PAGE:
imposed by federal or state law. For this purpose, federal or state law 
means the laws of the United States, of any state thereof, or of the 
District of Columbia, but does not include the laws of any other 
jurisdiction. A provision of law that applies only in the absence of a 
contrary provision in the governing documents or that may be superseded 
with regard to a particular entity (whether by the shareholders, 
partners, members and/or managers of the entity or otherwise) is not a 
restriction that is imposed or required to be imposed by federal or 
state law. A law that is limited in its application to certain narrow 
classes of entities, particularly those types of entities (such as 
family-controlled entities) most likely to be subject to transfers 
described in section 2704, is not a restriction that is imposed or 
required to be imposed by federal or state law. For example, a law 
requiring a restriction that may not be removed or superseded and that 
applies only to family-controlled entities that otherwise would be 
subject to the rules of section 2704 is a disregarded restriction. In 
addition, a restriction is not imposed or required to be imposed by 
federal or state law if that law also provides (either at the time the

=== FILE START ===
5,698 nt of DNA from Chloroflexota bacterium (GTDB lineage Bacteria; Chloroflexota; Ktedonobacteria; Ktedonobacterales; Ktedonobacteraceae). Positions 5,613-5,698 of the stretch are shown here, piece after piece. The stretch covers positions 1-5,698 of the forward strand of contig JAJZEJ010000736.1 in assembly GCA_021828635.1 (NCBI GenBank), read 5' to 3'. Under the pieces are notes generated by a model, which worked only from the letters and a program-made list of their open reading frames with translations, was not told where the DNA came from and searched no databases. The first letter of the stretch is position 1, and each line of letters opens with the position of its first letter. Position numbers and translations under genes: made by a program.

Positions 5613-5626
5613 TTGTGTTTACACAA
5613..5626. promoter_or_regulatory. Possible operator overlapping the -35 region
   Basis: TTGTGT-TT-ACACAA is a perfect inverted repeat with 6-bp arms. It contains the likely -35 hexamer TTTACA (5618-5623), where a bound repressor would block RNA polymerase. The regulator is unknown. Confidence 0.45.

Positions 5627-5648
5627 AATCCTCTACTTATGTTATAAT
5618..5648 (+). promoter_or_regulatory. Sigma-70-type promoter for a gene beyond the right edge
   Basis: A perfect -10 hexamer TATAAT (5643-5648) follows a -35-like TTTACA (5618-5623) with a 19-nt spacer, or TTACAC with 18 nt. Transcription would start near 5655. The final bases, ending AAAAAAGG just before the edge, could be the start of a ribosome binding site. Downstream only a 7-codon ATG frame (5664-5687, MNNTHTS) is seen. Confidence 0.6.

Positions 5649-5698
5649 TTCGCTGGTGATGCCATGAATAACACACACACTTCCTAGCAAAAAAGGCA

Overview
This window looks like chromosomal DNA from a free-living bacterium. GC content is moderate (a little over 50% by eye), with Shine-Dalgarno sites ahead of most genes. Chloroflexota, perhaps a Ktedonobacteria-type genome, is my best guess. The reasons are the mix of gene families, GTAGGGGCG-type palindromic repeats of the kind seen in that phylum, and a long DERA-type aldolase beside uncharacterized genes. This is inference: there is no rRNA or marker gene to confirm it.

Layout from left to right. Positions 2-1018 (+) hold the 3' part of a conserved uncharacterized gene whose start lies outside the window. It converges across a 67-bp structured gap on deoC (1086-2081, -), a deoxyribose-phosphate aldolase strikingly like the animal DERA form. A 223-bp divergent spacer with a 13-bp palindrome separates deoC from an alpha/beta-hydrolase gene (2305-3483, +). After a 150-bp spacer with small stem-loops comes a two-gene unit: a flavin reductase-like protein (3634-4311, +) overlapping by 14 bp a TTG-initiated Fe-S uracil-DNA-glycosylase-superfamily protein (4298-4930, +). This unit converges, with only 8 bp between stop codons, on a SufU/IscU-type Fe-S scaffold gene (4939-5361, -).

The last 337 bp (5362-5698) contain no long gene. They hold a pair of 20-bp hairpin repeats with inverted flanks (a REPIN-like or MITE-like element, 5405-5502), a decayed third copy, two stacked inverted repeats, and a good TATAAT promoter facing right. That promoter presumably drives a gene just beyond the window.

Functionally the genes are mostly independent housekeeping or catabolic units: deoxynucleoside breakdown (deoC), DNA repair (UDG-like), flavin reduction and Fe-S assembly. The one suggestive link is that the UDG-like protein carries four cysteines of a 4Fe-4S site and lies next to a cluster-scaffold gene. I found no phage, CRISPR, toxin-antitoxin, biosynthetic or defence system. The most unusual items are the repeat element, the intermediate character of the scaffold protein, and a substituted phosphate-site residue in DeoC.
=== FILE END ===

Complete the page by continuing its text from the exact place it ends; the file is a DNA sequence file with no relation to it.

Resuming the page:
entity was organized or at some subsequent time) an optional provision 
that does not include the restriction or that allows it to be removed 
or overridden, or that provides a different statute for the creation 
and governance of that same type of entity that does not mandate the 
restriction, makes the restriction optional, or permits the restriction 
to be superseded, whether by the entity's governing documents or 
otherwise. For purposes of determining the type of entity, there are 
only three types of entities, specifically, the three categories of 
entities described in Sec.  25.2701-2(b)(5): Corporations; partnerships 
(including limited partnerships); and other business entities.
    (iv) Certain rights described in section 2703. An option, right to 
use property, or agreement that is subject to section 2703 is not a 
restriction for purposes of this paragraph (b).
    (v) Right to put interest to entity. Any restriction that otherwise